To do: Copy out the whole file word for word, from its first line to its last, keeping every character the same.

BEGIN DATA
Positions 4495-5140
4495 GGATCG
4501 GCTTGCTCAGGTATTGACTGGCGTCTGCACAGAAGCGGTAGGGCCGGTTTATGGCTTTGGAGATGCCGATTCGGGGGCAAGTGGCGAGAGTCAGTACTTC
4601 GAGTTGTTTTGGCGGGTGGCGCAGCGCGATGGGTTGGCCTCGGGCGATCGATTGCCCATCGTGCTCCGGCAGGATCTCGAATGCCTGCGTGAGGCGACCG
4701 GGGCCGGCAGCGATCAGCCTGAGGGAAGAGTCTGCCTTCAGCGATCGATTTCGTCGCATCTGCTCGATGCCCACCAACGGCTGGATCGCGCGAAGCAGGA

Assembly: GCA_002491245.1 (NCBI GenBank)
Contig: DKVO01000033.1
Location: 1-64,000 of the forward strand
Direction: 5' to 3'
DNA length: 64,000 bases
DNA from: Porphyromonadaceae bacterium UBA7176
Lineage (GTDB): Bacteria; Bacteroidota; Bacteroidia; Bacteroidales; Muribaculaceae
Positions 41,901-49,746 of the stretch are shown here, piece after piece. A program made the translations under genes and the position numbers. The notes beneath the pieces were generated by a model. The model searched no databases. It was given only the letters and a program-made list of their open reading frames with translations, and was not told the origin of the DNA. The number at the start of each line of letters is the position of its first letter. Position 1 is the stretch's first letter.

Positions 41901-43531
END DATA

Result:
Positions 4495-5140
4495 GGATCG
4501 GCTTGCTCAGGTATTGACTGGCGTCTGCACAGAAGCGGTAGGGCCGGTTTATGGCTTTGGAGATGCCGATTCGGGGGCAAGTGGCGAGAGTCAGTACTTC
4601 GAGTTGTTTTGGCGGGTGGCGCAGCGCGATGGGTTGGCCTCGGGCGATCGATTGCCCATCGTGCTCCGGCAGGATCTCGAATGCCTGCGTGAGGCGACCG
4701 GGGCCGGCAGCGATCAGCCTGAGGGAAGAGTCTGCCTTCAGCGATCGATTTCGTCGCATCTGCTCGATGCCCACCAACGGCTGGATCGCGCGAAGCAGGA

Assembly: GCA_002491245.1 (NCBI GenBank)
Contig: DKVO01000033.1
Location: 1-64,000 of the forward strand
Direction: 5' to 3'
DNA length: 64,000 bases
DNA from: Porphyromonadaceae bacterium UBA7176
Lineage (GTDB): Bacteria; Bacteroidota; Bacteroidia; Bacteroidales; Muribaculaceae
Positions 41,901-49,746 of the stretch are shown here, piece after piece. A program made the translations under genes and the position numbers. The notes beneath the pieces were generated by a model. The model searched no databases. It was given only the letters and a program-made list of their open reading frames with translations, and was not told the origin of the DNA. The number at the start of each line of letters is the position of its first letter. Position 1 is the stretch's first letter.

Positions 41901-43531